The cayote is a living, breathing allegory of Want. He is always hungry. He is always poor, out of luck and friendless. The meanest creatures despise him, and even the fleas would desert him for a velocipede.
(Mark Twain [Samuel Langhorne Clemens] (1835-1910), U.S. author. Roughing It, ch. 5, American Publishing Company (1871).)
Success and failure on the public level never mattered much to me, in fact I feel more at home with the latter, having breathed deep of its vivifying air all my writing life up to the last couple of years.
(Samuel Beckett (1906-1989), Irish dramatist, novelist. "Beckett's Letters on Endgame," p. 183, The Village Voice Reader, Doubleday (1962).
From a letter to Alan Schneider dated January 11, 1956.)
I can no more think of my own life without thinking of wine and wines and where they grew for me and why I drank them when I did and why I picked the grapes and where I opened the oldest procurable bottles, and all that, than I can remember living before I breathed.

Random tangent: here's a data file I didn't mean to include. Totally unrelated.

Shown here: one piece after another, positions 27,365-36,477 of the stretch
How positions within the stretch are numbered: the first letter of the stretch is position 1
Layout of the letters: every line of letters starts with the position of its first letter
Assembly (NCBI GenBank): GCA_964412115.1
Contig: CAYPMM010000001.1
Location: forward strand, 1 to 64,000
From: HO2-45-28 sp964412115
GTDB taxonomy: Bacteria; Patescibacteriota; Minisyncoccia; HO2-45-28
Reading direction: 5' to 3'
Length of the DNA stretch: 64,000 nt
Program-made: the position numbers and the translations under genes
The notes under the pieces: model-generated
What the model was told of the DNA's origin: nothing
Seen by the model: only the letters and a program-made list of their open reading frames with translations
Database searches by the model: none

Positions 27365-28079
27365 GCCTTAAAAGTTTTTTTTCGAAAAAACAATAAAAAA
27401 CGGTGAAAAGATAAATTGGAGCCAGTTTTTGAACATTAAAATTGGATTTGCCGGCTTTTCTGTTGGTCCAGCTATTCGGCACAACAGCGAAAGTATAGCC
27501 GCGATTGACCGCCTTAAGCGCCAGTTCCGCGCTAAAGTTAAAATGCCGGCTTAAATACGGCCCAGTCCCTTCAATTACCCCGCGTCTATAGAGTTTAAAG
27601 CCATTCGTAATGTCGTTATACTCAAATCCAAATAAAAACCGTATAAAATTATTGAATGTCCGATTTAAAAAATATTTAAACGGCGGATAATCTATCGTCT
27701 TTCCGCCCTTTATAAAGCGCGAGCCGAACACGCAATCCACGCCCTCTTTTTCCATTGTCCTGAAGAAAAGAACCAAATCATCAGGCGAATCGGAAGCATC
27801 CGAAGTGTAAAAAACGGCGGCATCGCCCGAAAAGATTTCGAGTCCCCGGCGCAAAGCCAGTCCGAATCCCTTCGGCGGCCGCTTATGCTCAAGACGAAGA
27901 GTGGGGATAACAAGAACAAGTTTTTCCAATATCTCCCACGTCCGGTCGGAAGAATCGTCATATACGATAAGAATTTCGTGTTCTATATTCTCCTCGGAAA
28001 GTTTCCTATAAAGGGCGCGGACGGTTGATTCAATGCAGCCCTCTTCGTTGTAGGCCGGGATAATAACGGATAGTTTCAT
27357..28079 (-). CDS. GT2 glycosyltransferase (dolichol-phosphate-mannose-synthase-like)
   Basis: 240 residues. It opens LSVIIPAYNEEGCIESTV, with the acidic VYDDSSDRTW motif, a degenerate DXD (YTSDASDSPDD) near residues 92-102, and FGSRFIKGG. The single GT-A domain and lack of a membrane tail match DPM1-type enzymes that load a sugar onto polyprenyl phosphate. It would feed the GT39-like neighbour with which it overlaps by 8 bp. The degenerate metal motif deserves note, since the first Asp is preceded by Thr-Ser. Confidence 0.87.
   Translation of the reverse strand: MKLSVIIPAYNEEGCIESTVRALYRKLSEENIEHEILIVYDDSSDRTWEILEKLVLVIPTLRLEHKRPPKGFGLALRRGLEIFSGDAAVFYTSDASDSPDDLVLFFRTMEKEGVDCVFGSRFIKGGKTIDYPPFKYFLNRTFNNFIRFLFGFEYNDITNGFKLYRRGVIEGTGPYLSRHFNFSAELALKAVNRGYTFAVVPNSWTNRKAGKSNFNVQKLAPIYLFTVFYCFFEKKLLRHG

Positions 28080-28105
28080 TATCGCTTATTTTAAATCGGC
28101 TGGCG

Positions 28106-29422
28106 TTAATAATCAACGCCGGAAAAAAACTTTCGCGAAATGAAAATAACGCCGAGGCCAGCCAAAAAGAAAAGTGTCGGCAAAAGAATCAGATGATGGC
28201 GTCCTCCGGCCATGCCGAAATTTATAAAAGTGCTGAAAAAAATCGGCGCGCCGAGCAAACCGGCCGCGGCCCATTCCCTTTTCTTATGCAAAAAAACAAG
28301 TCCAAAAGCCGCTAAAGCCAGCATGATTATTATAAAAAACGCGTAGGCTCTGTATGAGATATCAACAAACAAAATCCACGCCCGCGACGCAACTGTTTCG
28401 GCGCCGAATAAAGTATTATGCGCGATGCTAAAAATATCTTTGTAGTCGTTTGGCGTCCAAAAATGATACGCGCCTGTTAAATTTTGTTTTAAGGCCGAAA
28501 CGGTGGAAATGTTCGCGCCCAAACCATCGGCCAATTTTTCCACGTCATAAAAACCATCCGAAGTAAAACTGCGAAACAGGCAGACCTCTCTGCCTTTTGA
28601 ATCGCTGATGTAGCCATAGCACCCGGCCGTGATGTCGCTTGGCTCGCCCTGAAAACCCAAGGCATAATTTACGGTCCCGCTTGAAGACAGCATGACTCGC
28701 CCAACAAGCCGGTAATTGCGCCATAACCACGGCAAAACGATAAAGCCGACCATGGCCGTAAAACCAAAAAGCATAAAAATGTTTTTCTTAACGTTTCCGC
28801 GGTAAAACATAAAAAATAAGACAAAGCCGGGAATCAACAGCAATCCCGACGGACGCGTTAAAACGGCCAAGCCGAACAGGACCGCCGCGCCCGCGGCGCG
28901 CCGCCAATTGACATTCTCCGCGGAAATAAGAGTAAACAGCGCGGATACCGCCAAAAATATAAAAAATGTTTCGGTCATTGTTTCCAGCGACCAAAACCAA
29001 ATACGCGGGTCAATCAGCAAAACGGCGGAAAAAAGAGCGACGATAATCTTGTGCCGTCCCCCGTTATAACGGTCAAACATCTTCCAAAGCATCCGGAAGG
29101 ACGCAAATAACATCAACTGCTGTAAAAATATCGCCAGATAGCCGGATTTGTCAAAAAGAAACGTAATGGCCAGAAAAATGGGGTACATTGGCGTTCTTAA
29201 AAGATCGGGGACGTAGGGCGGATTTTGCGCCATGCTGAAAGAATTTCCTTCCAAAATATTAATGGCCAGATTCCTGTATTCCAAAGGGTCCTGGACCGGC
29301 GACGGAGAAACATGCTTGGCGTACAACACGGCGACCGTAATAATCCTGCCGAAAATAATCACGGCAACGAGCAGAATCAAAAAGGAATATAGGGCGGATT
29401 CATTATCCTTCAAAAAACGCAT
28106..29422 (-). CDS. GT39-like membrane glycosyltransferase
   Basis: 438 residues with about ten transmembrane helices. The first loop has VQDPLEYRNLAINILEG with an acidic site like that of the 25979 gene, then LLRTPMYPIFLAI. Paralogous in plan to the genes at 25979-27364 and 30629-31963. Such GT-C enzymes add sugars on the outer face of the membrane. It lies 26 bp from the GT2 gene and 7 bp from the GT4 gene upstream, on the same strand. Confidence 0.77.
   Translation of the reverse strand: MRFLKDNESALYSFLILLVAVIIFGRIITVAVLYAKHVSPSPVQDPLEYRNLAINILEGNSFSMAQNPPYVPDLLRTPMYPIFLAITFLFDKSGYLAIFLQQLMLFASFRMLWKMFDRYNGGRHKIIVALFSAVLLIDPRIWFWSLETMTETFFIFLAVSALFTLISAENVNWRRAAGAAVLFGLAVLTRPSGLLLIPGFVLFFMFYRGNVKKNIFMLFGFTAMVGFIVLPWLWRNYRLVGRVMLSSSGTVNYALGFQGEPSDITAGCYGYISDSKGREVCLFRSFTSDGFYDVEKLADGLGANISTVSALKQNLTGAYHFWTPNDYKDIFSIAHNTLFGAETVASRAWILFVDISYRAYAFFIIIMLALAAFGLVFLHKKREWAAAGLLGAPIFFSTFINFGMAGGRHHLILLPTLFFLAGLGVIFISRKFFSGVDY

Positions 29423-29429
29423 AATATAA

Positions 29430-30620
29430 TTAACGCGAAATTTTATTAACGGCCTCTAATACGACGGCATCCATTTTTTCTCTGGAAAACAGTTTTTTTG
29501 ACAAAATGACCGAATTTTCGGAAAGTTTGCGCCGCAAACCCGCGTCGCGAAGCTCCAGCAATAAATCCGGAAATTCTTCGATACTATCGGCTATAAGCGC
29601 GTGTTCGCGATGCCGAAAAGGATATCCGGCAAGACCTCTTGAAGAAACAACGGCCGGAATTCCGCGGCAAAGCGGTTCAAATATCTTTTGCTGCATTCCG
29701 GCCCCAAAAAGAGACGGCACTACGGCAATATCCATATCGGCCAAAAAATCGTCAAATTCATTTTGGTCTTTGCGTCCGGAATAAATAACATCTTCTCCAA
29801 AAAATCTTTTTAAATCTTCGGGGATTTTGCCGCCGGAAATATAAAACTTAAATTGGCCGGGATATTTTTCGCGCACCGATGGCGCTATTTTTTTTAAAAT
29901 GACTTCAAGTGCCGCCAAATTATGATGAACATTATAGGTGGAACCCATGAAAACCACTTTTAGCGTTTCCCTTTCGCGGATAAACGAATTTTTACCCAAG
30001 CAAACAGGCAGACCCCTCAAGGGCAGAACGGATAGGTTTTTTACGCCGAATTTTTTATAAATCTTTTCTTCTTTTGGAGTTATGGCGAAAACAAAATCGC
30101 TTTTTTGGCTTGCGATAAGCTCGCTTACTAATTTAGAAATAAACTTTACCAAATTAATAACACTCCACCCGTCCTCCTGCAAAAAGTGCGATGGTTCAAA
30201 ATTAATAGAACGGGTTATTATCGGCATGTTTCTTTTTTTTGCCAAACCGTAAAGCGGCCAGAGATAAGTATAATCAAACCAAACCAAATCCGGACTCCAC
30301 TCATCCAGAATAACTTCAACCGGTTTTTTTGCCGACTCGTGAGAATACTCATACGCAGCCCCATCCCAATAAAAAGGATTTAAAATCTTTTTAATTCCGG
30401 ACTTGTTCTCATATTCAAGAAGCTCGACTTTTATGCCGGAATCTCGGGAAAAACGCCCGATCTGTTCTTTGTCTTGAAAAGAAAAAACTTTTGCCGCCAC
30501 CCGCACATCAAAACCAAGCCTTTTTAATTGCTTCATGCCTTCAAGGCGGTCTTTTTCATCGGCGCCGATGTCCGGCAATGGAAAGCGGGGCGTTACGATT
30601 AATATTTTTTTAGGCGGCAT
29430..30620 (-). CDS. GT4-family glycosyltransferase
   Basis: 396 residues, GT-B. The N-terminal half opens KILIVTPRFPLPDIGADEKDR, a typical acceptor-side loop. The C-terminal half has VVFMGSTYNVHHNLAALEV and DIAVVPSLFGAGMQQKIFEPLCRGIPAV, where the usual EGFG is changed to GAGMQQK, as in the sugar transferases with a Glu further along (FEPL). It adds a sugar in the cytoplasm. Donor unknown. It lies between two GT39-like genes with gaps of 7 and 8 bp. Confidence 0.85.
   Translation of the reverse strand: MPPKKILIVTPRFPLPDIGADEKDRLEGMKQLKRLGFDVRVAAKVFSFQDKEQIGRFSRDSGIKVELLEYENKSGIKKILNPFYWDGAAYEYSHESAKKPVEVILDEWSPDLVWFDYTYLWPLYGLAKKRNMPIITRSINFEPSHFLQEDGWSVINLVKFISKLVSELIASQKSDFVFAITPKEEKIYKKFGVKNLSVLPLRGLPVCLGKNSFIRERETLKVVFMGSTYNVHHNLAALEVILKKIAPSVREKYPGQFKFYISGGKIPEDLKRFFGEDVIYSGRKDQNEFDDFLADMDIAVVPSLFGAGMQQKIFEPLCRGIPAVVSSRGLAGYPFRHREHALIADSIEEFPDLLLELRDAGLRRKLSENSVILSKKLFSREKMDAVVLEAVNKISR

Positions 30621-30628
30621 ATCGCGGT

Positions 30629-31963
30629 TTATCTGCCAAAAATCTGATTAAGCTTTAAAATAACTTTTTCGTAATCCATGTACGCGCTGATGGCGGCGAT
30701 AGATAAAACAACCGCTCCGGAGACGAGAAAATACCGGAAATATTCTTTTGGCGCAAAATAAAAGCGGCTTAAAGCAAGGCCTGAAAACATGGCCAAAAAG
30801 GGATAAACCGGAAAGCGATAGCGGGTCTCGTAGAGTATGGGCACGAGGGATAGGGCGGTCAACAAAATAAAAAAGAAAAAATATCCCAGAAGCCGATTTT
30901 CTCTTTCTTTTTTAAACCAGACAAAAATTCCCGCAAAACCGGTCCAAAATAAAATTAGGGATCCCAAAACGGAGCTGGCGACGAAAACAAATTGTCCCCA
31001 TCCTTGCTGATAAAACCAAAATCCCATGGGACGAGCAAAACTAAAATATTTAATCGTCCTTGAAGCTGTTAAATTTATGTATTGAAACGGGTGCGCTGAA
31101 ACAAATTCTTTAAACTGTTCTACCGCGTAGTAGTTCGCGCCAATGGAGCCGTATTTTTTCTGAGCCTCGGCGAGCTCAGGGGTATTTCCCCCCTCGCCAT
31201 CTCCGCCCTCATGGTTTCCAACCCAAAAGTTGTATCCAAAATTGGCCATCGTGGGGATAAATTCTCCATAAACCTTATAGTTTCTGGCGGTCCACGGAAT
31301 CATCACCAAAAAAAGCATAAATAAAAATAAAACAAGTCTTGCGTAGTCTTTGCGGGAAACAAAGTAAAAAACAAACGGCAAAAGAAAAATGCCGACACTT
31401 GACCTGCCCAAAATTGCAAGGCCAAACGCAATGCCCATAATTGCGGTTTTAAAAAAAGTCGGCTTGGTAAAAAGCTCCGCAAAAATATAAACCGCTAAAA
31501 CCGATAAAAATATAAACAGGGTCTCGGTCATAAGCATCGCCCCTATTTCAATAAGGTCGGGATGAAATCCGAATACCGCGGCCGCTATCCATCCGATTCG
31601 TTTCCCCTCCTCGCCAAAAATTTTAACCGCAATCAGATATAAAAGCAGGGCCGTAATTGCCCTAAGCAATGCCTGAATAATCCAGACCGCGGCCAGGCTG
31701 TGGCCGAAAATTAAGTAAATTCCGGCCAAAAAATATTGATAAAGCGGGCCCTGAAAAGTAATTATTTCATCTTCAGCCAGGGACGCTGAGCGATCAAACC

(M.F.K. Fisher (1908-1992), U.S. culinary writer and autobiographer. The Book of California Wine, Preface (1984).)
Manners are of more importance than laws.... Manners are what vex or soothe, corrupt or purify, exalt or debase, barbarize or refine us, by a constant, steady, uniform, insensible operation, like that of the air we breathe in.
(Edmund Burke (1729-1797), Irish philosopher, statesman. Letters on a Regicide Peace, letter 1 (1796).)
One must not forget that recovery is brought about not by the physician, but by the sick man himself. He heals himself, by his own power, exactly as he walks by means of his own power, or eats, or thinks, breathes or sleeps.
(Georg Groddeck (1866-1934), German psychoanalyst. The Book of the It, letter 32 (1923).)
We love to hear some men speak, though we hear not what they say; the very air they breathe is rich and perfumed, and the sound of their voices falls on the ear like the rustling of leaves or the crackling of the fire. They stand many deep.
(Henry David Thoreau (1817-1862), U.S. philosopher, author, naturalist. A Week on the Concord and Merrimack Rivers (1849), in The Writings of Henry David Thoreau, vol. 1, p. 406, Houghton Mifflin (1906).)
I would rather sit on a pumpkin and have it all to myself than be crowded on a velvet cushion. I would rather ride on earth in an ox cart, with a free circulation, than go to heaven in the fancy car of an excursion train and breathe a malaria all the way.
(Henry David Thoreau (1817-1862), U.S. philosopher, author, naturalist. Walden (1854), in The Writings of Henry David Thoreau, vol. 2, p. 41, Houghton Mifflin (1906).)